Face it, you’re tired of the same old words. The familiar letters strung together in the same predictable patterns. You crave something fresh, innovative, avant-garde. New words to spice up your languishing lexicon. Never fear, we’ve got you covered. We’ve assembled 200 completely fictitious but highly plausible words for your reading pleasure. Some silly, some nonsensical, all original. No tired rehashes of words you’ve seen a dozen times. Guaranteed to make you the life of the party as you casually drop ‘flummadiddle’ or ‘absquatulate’ into casual conversation. Your friends will marvel at your sudden mastery of obscure verbiage. Little will they know these words sprang fully formed from our fevered imagination, not some dusty unabridged dictionary. So kick back, pour yourself a nice cup of tea or something stronger, and prepare to absorb two hundred brand spanking new words. Your vocabulary will thank us.
80 funny Made Up Words
- Blorpus – A word used to confuse someone when you can’t think of a real answer.
- Snarflibble – The sound made when someone accidentally inhales a piece of food while laughing.
- Flibberdoodle – A silly gesture made with one’s hands to express excitement or joy.
- Wobbleflop – The act of stumbling and tripping over one’s own feet.
- Squishmellow – A marshmallow that has been accidentally sat on or squished.
- Snickerdoodle – A person who can’t stop laughing at their own jokes.
- Jibberfluff – Nonsense words or phrases that someone says when they are trying to sound intelligent but actually have no idea what they are talking about.
- Puddlejump – The act of jumping over a small puddle of water in an over-dramatic and exaggerated way.
- Sniffleblop – The sound made when someone tries to hold back tears but fails miserably.
- Quibbleflop – The act of arguing aimlessly over trivial matters.
- Zippitybop – A catchy tune or melody that gets stuck in your head.
- Fluffernutter – A person who is generally clumsy and often drops things.
- Giggletickle – The sensation of being tickled in a way that makes you uncontrollably burst into fits of laughter.
- Boondoggle – A fun and pointless activity that keeps you busy but doesn’t accomplish anything productive.
- Wigglyjig – A silly dance move involving lots of wiggling and jumping around.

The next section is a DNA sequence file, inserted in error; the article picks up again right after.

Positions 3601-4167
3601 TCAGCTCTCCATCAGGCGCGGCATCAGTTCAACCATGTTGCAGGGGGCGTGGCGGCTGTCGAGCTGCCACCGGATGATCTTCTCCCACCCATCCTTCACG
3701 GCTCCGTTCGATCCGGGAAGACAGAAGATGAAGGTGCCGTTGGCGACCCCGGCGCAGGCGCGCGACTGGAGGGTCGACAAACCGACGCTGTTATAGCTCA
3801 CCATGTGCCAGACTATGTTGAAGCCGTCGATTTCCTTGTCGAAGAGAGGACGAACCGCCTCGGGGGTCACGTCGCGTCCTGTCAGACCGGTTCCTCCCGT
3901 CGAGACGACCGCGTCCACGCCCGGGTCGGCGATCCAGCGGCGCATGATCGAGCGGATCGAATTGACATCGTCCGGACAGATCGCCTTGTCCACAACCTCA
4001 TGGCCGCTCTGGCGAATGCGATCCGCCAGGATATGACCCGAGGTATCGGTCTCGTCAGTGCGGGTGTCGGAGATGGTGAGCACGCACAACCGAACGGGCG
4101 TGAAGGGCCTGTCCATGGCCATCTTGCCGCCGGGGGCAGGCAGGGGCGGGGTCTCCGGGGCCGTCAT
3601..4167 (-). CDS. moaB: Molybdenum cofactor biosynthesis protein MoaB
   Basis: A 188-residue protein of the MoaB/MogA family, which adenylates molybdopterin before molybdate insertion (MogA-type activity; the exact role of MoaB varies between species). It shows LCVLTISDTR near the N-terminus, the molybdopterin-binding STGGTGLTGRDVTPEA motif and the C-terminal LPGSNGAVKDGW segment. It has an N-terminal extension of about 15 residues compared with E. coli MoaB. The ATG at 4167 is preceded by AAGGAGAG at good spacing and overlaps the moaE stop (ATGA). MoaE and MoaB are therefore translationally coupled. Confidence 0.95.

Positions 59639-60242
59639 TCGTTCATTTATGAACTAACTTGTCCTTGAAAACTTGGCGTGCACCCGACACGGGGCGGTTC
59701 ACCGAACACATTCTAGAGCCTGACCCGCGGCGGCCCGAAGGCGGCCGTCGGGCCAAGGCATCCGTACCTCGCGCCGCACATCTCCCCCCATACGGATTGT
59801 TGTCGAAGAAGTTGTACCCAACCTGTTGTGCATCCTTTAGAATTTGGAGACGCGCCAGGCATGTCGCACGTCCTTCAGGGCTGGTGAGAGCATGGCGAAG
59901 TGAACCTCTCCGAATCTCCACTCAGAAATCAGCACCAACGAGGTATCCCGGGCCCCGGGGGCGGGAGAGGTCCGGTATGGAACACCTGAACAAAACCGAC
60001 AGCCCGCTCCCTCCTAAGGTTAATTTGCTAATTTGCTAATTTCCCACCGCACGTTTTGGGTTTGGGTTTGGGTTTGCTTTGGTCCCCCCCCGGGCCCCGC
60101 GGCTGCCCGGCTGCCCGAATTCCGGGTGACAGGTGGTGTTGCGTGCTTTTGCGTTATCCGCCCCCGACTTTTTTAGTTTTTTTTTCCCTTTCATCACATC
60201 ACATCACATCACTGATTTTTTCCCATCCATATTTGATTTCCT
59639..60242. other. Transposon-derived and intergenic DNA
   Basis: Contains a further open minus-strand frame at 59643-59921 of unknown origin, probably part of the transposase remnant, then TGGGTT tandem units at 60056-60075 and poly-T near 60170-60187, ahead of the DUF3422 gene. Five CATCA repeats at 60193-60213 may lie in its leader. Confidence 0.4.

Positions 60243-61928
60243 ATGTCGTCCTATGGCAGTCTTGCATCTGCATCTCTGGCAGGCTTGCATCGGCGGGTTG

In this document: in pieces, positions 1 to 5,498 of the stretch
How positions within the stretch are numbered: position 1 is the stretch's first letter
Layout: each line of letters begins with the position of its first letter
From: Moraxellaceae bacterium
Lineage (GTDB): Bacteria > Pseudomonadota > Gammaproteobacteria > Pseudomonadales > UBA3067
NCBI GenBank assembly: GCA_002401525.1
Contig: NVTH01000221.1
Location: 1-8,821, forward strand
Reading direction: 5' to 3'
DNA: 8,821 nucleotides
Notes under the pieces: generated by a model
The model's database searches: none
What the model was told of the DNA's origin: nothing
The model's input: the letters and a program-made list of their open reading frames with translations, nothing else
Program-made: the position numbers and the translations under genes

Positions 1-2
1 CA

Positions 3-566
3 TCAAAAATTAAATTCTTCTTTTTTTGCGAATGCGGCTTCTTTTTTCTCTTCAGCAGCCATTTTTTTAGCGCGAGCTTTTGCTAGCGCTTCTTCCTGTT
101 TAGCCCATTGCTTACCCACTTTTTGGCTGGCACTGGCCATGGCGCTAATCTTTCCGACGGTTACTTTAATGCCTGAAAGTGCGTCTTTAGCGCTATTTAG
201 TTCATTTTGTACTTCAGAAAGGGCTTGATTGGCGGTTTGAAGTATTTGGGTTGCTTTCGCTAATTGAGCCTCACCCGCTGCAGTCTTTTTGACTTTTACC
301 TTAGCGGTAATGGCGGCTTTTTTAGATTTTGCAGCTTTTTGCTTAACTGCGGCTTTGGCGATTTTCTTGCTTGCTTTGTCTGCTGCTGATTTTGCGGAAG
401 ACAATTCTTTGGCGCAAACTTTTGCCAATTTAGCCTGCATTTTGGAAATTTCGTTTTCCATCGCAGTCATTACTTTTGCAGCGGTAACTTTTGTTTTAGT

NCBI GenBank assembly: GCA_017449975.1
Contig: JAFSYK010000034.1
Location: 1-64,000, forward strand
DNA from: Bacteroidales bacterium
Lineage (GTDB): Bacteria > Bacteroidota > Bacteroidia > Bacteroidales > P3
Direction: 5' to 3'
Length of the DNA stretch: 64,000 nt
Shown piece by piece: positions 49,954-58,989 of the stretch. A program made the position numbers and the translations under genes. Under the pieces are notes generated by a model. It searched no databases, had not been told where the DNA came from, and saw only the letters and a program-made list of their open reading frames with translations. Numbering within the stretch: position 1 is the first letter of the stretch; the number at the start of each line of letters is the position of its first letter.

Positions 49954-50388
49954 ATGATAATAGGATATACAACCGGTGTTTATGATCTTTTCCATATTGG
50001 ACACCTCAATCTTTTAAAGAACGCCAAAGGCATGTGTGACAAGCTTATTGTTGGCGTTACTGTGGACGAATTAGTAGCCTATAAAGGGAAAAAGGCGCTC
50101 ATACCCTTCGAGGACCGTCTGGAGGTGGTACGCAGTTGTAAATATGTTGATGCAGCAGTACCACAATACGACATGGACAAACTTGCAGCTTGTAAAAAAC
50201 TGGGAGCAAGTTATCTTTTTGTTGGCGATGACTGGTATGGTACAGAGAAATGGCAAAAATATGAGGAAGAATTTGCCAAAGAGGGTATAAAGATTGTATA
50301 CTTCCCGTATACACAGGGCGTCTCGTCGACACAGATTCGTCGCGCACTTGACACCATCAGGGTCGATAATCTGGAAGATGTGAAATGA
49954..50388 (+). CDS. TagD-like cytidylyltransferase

- Spuddle – The act of trying to untangle a bunch of cords or cables, but only making them more tangled in the process.
- Quibberknock – The feeling of confusion and disorientation after waking up from a deep sleep.
- Bumblebop – A clumsy and awkward dance move that is unintentionally entertaining.
- Gobsmacker – A surprising event or revelation that leaves you speechless.
- Floopadoop – The sound of someone attempting and failing miserably at beatboxing.
- Snickerplum – A secret nickname for someone who always has a mischievous grin on their face.
- Puddleflop – The act of jumping into a puddle with great enthusiasm and causing a big splash.
- Wobblewump – The feeling of unsteady balance after spinning around in circles for too long.
- Quackadoodle – A person who talks excessively and makes no sense whatsoever.
- Bumblegloop – A sticky and messy substance that gets on everything when you’re trying to clean up a spill.
- Fluffernoodle – A person who is forgetful and often loses their train of thought mid-conversation.
- Jibberwham – The sound of someone tripping over their words and accidentally combining multiple phrases into one nonsensical sentence.
- Snorklepants – Someone who wears ridiculous or flamboyant clothing without a care in the world.
- Zippitydoo – A word used to describe something that is incredibly fast or quick-paced.
- Gobbledygook – A language or set of words that is confusing and makes no sense to anyone else but the speaker.
- Fizzwizzle – The sound made when opening a carbonated beverage and it fizzes up and overflows.
- Blibberblob – A silly sound made when sticking out your tongue and vibrating it against your lips.
- Wobbleflib – The act of swaying side to side when trying to maintain balance after spinning around in circles.
- Quibbleflap – The feeling of frustration when engaged in an argument that seems to have no resolution.
- Gigglesnort – The uncontrollable snort-like sound that escapes when you’re trying to stifle a burst of laughter.
- Snackernoodle – A person who constantly snacks on various types of noodles and pasta dishes.
- Puddlejig – The dance one does when attempting to avoid stepping in a puddle but ends up dancing around it instead.